The idea underlying the parallelism between the festivals and the days of the week seems to be that the seven festivals represent seven aspects of the formation of the spiritual world, just as the seven days of the week represent seven stages in the creation of the physical world. Through the observance of these seven holidays, we can elevate the mundane, material world of the seven days of creation to a higher, more spiritual plateau. By observing the Torah's festivals properly, we are able to create a unique, spiritual dimension in our lives.


QUESTION: The Gemara (2a) states that we learn that the Kohen who performs the Parah Adumah process requires Perishah from the word "La'asos" in the verse, "Tzivah Hashem La'asos" (Vayikra 8:34) in the Parshah of Milu'im. The Gemara asks that perhaps the verse is not referring to Parah Adumah at all, but rather the entire verse is teaching that the Kohen Gadol who performs the Yom Kipur Avodah requires Perishah, since it says "Tzivah" in both this verse and in the Parshah of the Yom Kipur Avodah. How, then, do we know that Parah Adumah requires Perishah, asks the Gemara.

What is the Gemara's question? If "Tzivah" is teaching the law of Perishah for Yom Kipur, there is still an extra word to teach Perishah for Parah Adumah -- "Lechaper," which no longer is necessary to teach us Yom Kipur!


(a) TOSFOS HA'ROSH suggests that since "Tzivah" teaches that the verse is talking about Yom Kipur, it is simply the manner of the verse to say the word "Lechaper" when dealing with Yom Kipur, and it is not written to teach anything else.

(b) The RI HA'LAVAN explains that if "Tzivah" is referring to Yom Kipur, then "Lechaper" is referring to Korbanos, as the Gemara later asks. (See also TOSFOS, DH v'Eima Tzivah.)

(c) The RITVA suggests that if the verse would have said only "Lechaper," we would have thought that only the *first* Yom Kipur requires Perishah. Therefore, another extra phrase is required to teach that every Kohen Gadol, on all subsequent days of Yom Kippur, needs Perishah. (The Gemara makes a similar suggestion later, on 4a.)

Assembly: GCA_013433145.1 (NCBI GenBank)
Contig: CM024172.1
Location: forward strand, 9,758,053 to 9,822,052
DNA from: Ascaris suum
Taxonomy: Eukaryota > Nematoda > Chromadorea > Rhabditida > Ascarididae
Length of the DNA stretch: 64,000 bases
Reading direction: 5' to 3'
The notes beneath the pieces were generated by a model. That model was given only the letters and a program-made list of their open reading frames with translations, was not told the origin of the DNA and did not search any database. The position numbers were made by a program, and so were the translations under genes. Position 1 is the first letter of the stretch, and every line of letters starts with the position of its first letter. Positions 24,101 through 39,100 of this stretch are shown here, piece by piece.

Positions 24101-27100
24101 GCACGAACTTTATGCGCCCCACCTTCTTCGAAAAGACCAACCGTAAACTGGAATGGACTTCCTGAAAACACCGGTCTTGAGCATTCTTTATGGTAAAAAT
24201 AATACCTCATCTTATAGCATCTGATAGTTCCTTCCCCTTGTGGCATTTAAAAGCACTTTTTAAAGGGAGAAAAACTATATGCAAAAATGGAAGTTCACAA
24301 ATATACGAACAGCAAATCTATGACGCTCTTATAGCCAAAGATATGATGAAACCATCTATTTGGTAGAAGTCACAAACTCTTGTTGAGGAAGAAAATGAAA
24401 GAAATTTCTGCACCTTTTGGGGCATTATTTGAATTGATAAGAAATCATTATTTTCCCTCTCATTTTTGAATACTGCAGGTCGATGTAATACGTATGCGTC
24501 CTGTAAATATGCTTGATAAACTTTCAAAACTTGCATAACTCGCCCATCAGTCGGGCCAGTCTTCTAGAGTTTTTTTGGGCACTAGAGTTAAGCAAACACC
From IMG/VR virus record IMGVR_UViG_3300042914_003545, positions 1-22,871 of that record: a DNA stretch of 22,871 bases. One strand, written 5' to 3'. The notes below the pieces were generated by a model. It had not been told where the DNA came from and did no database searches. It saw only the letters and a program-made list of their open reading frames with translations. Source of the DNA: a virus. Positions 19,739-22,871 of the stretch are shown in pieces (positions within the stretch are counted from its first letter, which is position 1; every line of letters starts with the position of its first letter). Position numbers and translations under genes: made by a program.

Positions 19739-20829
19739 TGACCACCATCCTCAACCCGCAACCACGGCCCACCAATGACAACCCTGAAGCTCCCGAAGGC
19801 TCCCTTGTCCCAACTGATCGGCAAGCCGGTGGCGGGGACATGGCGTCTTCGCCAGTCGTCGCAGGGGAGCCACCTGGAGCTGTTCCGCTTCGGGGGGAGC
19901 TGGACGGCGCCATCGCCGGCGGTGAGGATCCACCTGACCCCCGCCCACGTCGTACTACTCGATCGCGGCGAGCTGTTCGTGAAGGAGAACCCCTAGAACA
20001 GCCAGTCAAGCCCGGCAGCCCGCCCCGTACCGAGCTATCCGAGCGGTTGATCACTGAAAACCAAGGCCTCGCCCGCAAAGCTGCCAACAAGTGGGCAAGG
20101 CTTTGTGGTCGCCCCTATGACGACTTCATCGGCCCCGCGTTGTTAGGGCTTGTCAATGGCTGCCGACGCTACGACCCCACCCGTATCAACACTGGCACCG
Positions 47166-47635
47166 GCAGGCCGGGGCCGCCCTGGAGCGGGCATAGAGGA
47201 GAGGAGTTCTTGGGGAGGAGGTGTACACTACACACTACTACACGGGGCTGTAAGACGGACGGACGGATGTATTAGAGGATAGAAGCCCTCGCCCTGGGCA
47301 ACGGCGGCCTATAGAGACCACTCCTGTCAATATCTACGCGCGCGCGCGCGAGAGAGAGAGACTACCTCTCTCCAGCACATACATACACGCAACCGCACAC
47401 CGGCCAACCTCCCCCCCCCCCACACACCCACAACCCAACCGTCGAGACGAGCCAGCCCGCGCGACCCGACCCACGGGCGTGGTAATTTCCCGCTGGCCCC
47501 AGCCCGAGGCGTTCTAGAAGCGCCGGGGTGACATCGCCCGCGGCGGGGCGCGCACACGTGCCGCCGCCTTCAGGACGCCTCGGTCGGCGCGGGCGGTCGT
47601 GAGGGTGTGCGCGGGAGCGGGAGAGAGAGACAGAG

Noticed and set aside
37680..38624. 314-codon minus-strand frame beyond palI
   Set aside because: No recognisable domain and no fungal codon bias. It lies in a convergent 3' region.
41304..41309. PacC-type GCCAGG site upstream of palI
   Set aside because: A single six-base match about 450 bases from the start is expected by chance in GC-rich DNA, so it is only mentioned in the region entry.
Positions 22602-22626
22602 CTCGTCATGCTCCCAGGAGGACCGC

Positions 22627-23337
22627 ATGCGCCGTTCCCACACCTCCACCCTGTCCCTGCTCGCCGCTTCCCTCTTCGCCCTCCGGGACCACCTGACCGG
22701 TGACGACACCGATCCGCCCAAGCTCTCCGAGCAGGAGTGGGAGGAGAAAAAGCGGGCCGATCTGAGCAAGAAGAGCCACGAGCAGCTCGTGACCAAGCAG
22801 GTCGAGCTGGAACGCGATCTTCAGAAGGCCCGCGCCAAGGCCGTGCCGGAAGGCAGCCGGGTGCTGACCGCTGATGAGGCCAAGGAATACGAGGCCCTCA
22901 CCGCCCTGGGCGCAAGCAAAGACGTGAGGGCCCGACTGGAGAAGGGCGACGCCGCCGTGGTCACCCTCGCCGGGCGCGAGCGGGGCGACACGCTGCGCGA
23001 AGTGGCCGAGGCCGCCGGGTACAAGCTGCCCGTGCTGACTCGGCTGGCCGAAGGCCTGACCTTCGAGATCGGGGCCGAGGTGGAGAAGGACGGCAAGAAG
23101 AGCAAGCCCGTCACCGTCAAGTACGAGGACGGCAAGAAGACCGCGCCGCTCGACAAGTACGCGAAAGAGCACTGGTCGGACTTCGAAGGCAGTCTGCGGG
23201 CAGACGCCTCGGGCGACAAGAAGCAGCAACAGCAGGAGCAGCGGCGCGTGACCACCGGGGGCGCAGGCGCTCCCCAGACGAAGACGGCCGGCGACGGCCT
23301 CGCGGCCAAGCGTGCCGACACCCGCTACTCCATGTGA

(d) The RITVA says in the name of TOSFOS that if the verse would have said only "Tzivah," we would have assumed that it refers to both Yom Kipur and Parah Adumah; since we have no way of knowing which one is more likely to be implied by the verse, we would therefore have derived both of them. "Lechaper," then, is explaining what "Tzivah" is referring *exclusively* to Yom Kipur.

QUESTIONS: The Gemara (2a) asserts that we learn a Gezeirah Shavah from the verse, "Tzivah Hashem La'asos..." (Vayikra 8:34), that just like Perishah was required for the Milu'im (the inauguration of the Kohanim), so, too, Perishah is required for the Kohen who prepares the Parah Adumah, for it says "Tzivah" in the Parshah of Parah Adumah (Bamidbar 19:2).

The Gemara asks that perhaps the verse in the Parshah of Milu'im, "Tzivah Hashem La'asos," is not referring to Parah Adumah, but refers to all Korbanos through a similar Gezeirah Shavah, for it says a form of the word "Tzivah" with regard to all Korbanos (Vayikra 7:38). Rashi explains that the Gemara is asking that every Kohen who offers a Korban Tzibur should need Perishah seven days prior to offering the Korban.

(a) Why does Rashi explain that the Gemara is asking that Perishah should be required for bringing a Korban *Tzibur*? The verse which says "Tzivah" in the Parshah of Korbanos (Vayikra 7:38) is referring to normal Korbanos *Yachid*! Why does Rashi explain that the Gemara is asking that Korbanos Tzibur should require Perishah, and not Korbanos Yachid?